Trapped in the Free-Market Fantasia Masters of the Universe' Details the Failures of Conservative Economic Theory (and the Practice Is Worse)

Article excerpt

"MASTERS OF THE UNIVERSE: HAYEK, FRIEDMAN AND THE BIRTH OF NEOLIBERAL POLITICS"

By Daniel Stedman Jones.

Princeton University Press ($35).

The political revolution associated with Ronald Reagan in the United States and Margaret Thatcher in Britain was built on conservative (also called "neoliberal") economic theory. Promulgated by Friedrich Hayek and Milton Friedman, the theory endorsed free- market individualism, low taxes, limited government and low inflation in contradistinction to regulation, central planning, social welfare spending and full employment.

Tested -- and some would say, found wanting -- during the global financial crisis that began in 2008, neoliberalism remains highly influential in the 21st century.

In "Masters of the Universe," Daniel Stedman Jones draws on extensive archival research and interviews with politicians, policy- makers and intellectuals to provide a lucid, richly detailed examination of the evolution of the free-market ideology since the end of World War II.

A London-based barrister with a Ph.D. in history, who has worked as a policy adviser for the New Opportunities Fund and Demos, Mr. Jones maintains that the rightward shift of politics was not inevitable. To be sure, the ideas of John Maynard Keynes, the New Deal and social democracy had grown stale -- and seemed unable to address the "stagflation" of the 1970s. Nonetheless, according to Mr. Jones, it took articulate and assertive ideological entrepreneurs, led by Hayek and Friedman, to seize the moment, package and sell "a simple script of individual opportunity and free enterprise" that resonated with the anxieties and aspirations of working class and middle-class voters and the policy agendas of politicians.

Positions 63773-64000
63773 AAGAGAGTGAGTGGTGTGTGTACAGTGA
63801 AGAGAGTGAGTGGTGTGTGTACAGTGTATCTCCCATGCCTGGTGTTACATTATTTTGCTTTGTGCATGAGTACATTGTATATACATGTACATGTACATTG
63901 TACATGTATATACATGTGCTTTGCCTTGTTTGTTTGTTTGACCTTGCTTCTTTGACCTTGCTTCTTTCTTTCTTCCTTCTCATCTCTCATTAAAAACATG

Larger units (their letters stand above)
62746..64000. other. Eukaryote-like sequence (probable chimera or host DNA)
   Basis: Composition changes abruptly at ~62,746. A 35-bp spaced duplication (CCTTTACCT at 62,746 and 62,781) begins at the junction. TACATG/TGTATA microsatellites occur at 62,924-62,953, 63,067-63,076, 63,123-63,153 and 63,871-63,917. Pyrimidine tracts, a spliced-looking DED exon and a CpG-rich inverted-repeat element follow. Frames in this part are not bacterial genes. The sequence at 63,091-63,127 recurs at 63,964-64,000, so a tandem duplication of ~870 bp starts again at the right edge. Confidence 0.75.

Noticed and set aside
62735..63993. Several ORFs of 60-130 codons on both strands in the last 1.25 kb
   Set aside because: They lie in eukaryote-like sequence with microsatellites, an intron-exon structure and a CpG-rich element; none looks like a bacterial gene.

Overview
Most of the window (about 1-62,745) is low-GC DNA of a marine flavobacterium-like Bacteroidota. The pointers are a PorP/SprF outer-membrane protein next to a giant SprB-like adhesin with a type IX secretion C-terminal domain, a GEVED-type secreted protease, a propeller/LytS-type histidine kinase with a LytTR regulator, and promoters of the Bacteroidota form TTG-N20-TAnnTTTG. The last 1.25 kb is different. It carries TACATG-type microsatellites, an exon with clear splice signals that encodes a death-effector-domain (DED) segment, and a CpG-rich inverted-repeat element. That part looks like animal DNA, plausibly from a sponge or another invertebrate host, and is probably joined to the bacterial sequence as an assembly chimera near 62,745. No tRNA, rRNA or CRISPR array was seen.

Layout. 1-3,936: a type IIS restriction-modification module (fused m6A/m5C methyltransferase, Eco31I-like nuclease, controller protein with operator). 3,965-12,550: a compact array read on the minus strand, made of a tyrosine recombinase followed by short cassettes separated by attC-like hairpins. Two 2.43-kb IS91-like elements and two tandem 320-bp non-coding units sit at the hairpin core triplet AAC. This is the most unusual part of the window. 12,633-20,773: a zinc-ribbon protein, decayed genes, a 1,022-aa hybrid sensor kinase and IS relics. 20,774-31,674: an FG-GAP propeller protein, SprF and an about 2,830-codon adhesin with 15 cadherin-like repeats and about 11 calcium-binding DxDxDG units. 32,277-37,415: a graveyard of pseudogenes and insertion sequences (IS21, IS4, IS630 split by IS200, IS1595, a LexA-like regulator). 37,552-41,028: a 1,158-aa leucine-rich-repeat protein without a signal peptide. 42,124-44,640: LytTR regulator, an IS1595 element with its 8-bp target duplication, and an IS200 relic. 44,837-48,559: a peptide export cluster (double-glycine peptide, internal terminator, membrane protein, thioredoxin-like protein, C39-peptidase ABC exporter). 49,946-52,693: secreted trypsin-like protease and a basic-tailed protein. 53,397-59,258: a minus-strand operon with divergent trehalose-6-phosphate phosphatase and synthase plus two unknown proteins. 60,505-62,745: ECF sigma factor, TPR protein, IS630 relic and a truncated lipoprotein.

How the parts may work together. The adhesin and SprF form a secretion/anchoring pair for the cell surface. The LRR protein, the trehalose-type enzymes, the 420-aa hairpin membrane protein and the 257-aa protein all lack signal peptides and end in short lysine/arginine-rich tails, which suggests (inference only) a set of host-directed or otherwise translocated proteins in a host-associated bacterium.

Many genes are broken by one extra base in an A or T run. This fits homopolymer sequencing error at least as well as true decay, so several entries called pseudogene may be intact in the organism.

The role of thinkers, Friedman recognized, was to keep options open so that when the "brute force of change" provides an opportunity, alternatives are available. In the 1970s, Mr. Jones demonstrates, the neoliberals were ready. Making extensive use of the rhetoric of freedom and opportunity, they were no longer perceived as abstract and eccentric right-wingers. …